While most of Chicago's football-happy citizens are focused on the NFL Bears, the scrappy Northwestern Wildcats open their season of pigskin today against the University of California Golden Bears. Coming off a season that imploded five games in, the Wildcats might just be a dark horse. And if you don't like football but have interest in labor rights and unionization, show your support. $12-$108http://northwestern.edu
On last year’s Small Constructions (Sunnyside), a baroque and airy duo album with Kneebody reedist Ben Wendel, pianist Dan Tepfer offers the most convincing demonstration yet of his versatility. The program mixes original material with themes by Monk, Tristano, and Handel, and the high-level interaction and easy balance of the performances make jazz, classical, and pop feel less like mutually exclusive categories than complementary choices. In most settings, though, Tepfer plays in one particular bag; on the recent First Meeting: Live in London, Volume 1 (Whirlwind), for instance, he provides crisp postbop accompaniment for Lee Konitz. Tonight Tepfer works in another of those bags, revisiting his ingenious take on Bach’s Goldberg Variations: he follows each of the 30 short pieces with an improvised elaboration that works within the chords and rhythmic feel of the original. It’s a great new way to hear the Goldbergs. —Peter Margasak $10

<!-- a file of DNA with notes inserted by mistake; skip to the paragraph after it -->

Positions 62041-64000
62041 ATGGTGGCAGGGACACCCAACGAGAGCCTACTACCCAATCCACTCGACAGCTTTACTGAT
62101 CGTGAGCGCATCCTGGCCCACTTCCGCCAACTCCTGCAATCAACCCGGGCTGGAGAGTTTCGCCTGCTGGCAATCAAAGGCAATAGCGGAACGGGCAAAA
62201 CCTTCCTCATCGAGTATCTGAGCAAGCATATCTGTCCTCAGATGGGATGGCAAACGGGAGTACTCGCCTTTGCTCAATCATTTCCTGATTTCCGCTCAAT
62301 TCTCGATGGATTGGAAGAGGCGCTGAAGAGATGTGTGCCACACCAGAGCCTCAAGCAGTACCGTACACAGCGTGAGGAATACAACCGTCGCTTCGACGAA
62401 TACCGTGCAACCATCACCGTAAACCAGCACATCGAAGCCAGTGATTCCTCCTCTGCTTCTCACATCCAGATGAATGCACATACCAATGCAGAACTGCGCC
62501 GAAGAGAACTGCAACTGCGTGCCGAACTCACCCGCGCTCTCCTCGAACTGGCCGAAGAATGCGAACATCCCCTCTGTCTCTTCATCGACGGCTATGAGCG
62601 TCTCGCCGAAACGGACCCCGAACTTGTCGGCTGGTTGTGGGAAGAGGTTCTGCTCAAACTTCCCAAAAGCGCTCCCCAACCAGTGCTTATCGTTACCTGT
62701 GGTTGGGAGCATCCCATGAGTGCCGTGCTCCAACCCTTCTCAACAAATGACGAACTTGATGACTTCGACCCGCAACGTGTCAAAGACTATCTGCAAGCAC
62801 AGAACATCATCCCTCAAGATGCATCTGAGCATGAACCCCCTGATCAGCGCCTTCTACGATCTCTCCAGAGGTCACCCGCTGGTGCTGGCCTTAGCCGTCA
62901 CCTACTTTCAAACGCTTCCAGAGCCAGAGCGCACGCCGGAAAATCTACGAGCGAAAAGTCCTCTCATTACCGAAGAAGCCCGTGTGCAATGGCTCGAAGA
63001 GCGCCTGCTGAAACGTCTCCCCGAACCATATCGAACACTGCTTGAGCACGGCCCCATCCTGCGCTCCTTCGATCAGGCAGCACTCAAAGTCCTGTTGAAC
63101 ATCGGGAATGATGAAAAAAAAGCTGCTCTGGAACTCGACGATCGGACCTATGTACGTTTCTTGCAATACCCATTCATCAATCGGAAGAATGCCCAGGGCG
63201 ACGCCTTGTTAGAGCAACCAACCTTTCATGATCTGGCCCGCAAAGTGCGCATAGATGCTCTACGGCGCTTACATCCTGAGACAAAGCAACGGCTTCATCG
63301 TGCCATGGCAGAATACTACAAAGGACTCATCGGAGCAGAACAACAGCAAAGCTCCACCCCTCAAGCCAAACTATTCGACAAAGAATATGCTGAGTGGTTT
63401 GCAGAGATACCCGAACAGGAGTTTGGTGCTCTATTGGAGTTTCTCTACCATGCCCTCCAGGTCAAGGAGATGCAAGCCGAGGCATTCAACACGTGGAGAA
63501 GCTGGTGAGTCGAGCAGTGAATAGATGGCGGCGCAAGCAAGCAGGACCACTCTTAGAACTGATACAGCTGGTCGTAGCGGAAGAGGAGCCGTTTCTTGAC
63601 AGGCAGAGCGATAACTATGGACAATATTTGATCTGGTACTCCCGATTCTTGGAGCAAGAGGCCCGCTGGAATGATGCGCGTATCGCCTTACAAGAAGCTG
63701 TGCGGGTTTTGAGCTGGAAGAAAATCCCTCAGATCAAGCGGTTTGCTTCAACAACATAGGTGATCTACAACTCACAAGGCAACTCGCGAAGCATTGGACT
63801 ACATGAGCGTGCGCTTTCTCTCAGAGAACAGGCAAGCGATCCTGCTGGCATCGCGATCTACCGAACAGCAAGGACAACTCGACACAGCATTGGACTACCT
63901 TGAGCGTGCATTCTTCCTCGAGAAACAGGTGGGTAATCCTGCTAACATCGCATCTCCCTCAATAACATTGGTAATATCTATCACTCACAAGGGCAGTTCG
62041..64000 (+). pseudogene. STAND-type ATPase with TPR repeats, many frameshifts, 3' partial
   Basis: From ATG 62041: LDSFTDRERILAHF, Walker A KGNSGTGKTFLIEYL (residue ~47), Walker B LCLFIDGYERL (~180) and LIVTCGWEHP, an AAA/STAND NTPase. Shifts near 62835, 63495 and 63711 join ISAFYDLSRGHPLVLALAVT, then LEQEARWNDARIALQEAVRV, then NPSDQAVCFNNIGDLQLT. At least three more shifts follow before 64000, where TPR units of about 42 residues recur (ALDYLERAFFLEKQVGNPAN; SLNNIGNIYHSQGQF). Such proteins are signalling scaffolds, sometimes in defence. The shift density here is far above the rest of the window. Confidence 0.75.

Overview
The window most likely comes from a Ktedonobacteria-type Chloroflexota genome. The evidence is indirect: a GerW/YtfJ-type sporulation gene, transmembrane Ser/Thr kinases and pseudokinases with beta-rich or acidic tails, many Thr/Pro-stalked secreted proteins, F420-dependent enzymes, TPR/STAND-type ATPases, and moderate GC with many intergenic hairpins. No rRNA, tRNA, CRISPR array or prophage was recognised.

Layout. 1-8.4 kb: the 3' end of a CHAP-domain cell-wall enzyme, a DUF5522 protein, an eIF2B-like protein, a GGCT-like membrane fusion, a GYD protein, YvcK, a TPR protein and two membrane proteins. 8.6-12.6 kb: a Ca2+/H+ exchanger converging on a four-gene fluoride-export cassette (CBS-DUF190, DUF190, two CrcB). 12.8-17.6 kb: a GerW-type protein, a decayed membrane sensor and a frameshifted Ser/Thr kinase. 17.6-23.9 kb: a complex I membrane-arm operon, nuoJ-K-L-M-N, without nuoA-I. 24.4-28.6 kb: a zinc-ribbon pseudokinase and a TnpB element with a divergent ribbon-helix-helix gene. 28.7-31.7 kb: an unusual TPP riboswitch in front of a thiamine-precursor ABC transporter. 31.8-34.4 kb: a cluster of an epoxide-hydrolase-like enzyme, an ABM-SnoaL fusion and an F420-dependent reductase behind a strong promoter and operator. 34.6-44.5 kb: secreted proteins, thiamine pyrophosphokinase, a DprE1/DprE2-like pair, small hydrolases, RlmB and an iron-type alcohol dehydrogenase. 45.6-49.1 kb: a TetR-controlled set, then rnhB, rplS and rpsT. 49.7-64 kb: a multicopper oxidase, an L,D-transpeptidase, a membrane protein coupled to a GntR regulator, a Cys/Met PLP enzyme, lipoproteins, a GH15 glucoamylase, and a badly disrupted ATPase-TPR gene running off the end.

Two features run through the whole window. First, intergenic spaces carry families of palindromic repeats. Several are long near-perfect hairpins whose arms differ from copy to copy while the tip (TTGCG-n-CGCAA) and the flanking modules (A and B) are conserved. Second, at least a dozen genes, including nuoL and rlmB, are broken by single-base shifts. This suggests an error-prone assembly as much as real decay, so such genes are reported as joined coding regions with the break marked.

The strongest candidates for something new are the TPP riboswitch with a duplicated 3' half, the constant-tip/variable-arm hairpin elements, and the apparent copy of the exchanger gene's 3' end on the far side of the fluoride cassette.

There's no telling what an evening with the Smashing Pumpkins front man entails, but there's sure to be some good fodder for live tweeting.
Muse of Fire's newest production is an apt response to Ira Glass's recent Twitter-diss of Shakespeare as not “relatable.” Director Jemma Alix Levy’s dynamic staging of the tale, played in Evanston's shady Ingraham Park, finds relevance in perhaps his most famous story of love and violence and features cross-gender, cross-racial casting. Heather Chrisler plays Juliet with a bold, athletic exuberance, matched perfectly by Benjamin Ponce's whiny drama-queen Romeo, who suffers with a properly teenage lack of perspective. Yes, love is madness, but so, too, is the weight of longstanding, intergenerational violence in feud-filled Verona (Chicago? Evanston?). As Friar Laurence (Reggie Robinson Jr.) advises the young lovers, “violent delights have violent ends.” "Relatable" or not, this is the story Levy wants to tell. —Suzanne Scanlonhttp://museoffiretheatre.weebly.com